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    Saturday, April 20, 2024

    Sullivan finds poetry in ‘Loon Lore’ and more

    Cover image of Bill Sullivan’s “Loon Lore” with illustration by Leslie Tryon (Image courtesy of the author)

    Like the migratory loon that is the subject of his new book, Bill Sullivan spent years traveling between New Hampshire and his native Rhode Island.

    The loons nest in the north and fly south each fall, wintering off the Westerly shore. Sullivan headed to New Hampshire each September, to teach English at Keene State College, and traveled to Westerly for summer vacations. But it was in New Hampshire, during camping trips to the White Mountains, that he first encountered the sharp-billed bird.

    After retiring to Westerly in 1998, he was surprised to hear the loon’s cry off shore during winter walks in Weekapaug.

    “I did get to love them in New Hampshire,” he recalled last week when asked to discuss the bird’s appeal. “It’s elusive. It’s very beautiful. So in sight and sound, it’s very attractive.”

    Sullivan’s poetry and essays about the loon have been collected in a new book, “Loon Lore: In Poetry and Prose,” published by Grove Street Books. The collection features illustrations by Leslie Tryon, Sullivan’s cousin and a children’s book author and illustrator.

    Sullivan and Tryon will discuss “Loon Lore” Tuesday at 6 p.m. at Avondale Arts, 95 Watch Hill Road, Westerly. The event, sponsored by Bank Square Books, will include readings, images and a unique soundtrack — the call of the loon.

    Its unique cry is haunting, almost human-like. In his poem “Henry and the Loon,” about Henry David Thoreau’s view of the bird, Sullivan describes it “laughing like/an ancient trickster mocking a mortal’s quest/as he swam behind heaven’s blinding mist.”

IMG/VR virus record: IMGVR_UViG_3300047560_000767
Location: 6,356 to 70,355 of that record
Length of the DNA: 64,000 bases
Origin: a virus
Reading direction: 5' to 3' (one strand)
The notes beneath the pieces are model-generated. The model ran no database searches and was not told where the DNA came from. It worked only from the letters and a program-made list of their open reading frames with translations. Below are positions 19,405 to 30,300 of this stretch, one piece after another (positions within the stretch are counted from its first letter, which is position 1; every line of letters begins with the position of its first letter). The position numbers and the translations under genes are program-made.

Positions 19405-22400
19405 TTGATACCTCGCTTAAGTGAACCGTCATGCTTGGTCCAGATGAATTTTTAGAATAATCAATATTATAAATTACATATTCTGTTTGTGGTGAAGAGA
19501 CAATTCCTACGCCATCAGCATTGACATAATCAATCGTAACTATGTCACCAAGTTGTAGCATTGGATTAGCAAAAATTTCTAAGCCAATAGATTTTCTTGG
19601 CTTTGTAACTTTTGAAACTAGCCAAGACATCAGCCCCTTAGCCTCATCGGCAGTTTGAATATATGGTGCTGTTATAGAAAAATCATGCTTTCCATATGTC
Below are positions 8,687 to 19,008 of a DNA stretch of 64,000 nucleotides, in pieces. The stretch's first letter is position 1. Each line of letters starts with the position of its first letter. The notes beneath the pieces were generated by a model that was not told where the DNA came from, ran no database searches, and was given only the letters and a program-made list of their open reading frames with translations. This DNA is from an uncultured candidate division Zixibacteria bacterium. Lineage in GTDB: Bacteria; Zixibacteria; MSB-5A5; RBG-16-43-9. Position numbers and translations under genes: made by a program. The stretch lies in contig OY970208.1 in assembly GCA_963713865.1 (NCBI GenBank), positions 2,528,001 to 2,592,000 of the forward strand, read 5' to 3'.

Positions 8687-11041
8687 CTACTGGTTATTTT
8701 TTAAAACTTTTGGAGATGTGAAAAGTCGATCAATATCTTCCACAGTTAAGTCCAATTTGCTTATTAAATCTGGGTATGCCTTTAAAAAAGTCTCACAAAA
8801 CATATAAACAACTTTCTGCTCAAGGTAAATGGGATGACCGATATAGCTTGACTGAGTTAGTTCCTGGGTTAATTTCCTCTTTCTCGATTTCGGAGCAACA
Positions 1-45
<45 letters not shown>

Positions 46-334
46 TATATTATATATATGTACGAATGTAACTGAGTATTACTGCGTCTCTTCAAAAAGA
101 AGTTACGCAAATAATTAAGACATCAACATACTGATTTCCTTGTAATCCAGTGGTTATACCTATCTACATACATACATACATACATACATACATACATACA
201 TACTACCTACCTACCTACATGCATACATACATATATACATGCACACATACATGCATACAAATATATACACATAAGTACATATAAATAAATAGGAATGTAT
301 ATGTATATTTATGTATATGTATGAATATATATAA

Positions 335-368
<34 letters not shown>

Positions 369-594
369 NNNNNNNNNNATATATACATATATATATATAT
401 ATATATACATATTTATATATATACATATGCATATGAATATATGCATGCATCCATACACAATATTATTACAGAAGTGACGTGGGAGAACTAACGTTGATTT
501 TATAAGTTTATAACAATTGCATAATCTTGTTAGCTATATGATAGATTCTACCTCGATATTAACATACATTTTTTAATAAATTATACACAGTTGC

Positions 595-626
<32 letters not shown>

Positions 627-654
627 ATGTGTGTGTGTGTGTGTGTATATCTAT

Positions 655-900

The book’s seven poems were originally collected by the Origami Poets, a local group that distributes free poetry collections folded in two-inch-wide booklets. They explore the bird through history, myth and science, but after the poems were completed, Sullivan found he had more to say.

    Prose “gave me a chance to talk about some larger things,” he said. “You can begin to talk about fossil fuels. Preservation of land. Wilderness attitudes.”

    In the essays, Sullivan paints a compelling picture of how human activity — including global warming, fossil fuel use and development — has endangered the loon. The North Cape oil spill off South Kingstown, R.I., in 1996 and a 2003 spill in Buzzard’s Bay in Massachusetts killed a total of 600 loons.

    In New Hampshire, where the loons nest, insecticides, heavy metals and mercury have been blamed for a drop in nesting pairs. In particular, lead fishing sinkers can be ingested by loons, who mistake them for pebbles they consume to help digest food. Lead was responsible for more than half of loon fatalities in that state from 1992 to 2008, according to the book.

    Whether people care about preserving the loon depends on their attitudes toward nature. And Americans, Sullivan and Tryon agree, are full of contradictions in this regard.